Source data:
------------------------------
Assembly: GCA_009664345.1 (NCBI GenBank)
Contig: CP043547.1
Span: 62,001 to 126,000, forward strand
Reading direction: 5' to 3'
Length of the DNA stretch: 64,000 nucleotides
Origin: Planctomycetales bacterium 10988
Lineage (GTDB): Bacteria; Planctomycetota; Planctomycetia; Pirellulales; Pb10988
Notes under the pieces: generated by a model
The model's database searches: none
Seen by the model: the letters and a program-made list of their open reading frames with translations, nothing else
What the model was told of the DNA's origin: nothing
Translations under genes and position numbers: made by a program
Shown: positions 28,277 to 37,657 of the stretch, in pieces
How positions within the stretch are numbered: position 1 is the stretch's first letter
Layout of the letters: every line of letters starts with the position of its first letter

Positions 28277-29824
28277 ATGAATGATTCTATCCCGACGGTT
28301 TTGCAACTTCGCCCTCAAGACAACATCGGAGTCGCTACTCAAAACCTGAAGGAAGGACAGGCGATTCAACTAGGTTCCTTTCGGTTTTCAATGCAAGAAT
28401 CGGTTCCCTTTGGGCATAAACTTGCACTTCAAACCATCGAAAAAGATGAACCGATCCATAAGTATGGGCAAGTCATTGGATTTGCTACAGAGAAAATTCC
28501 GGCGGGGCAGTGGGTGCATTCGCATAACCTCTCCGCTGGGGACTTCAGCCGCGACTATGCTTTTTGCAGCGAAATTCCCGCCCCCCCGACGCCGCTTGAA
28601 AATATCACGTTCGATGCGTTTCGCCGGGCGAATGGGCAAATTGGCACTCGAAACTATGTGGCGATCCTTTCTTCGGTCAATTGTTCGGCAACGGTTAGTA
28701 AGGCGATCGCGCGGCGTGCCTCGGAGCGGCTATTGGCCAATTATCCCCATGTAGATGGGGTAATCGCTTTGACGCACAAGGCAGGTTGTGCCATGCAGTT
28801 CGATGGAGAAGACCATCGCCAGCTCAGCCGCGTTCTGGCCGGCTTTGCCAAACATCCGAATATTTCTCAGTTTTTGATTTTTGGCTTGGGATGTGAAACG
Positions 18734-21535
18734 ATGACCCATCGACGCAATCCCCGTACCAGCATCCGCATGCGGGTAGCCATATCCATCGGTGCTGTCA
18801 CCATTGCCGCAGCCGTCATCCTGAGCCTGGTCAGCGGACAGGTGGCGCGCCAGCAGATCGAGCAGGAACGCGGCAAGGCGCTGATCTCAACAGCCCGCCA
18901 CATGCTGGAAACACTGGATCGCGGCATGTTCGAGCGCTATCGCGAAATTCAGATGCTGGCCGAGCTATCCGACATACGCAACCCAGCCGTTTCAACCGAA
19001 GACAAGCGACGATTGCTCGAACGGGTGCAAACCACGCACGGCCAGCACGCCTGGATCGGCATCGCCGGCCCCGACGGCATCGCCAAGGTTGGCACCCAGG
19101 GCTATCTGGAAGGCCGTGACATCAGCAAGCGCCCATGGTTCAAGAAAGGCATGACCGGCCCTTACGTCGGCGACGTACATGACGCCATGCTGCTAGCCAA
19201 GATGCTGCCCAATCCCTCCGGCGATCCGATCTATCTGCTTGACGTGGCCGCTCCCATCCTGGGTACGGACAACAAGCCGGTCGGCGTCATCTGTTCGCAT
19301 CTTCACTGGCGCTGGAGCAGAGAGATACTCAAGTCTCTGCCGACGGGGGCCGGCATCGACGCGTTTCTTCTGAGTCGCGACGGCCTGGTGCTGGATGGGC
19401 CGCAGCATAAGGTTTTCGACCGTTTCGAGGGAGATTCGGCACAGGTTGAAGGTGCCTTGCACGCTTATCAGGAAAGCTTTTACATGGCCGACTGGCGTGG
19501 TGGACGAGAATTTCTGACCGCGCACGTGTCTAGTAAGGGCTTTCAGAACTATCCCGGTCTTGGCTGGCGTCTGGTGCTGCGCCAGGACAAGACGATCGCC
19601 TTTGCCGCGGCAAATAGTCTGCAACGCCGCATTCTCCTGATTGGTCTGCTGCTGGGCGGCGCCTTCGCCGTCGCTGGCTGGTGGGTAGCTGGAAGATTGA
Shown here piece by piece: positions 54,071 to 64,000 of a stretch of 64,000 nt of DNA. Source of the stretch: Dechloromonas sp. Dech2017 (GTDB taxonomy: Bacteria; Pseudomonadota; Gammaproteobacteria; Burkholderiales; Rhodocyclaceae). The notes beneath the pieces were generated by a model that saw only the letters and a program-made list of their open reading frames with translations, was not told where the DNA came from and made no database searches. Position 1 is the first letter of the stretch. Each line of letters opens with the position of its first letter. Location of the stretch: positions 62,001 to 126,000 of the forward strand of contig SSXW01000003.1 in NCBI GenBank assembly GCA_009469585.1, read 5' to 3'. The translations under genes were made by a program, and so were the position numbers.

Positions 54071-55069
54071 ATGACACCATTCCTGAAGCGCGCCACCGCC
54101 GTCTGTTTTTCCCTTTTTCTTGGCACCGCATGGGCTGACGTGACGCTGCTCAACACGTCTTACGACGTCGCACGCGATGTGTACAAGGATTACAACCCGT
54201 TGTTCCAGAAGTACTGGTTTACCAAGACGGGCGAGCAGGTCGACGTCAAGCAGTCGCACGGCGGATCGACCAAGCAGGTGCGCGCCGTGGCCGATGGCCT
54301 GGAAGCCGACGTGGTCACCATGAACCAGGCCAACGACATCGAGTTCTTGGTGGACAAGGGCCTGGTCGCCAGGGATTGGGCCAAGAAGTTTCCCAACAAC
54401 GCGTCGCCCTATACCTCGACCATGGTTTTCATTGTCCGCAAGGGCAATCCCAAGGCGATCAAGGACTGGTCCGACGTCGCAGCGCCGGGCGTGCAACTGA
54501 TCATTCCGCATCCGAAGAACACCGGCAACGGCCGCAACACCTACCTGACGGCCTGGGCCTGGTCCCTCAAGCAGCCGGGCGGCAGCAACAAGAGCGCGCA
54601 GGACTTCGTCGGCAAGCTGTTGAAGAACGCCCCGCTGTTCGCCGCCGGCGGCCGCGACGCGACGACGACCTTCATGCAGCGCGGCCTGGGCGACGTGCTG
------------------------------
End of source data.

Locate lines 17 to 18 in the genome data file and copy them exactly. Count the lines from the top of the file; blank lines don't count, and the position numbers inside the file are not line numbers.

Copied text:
28277 ATGAATGATTCTATCCCGACGGTT
28301 TTGCAACTTCGCCCTCAAGACAACATCGGAGTCGCTACTCAAAACCTGAAGGAAGGACAGGCGATTCAACTAGGTTCCTTTCGGTTTTCAATGCAAGAAT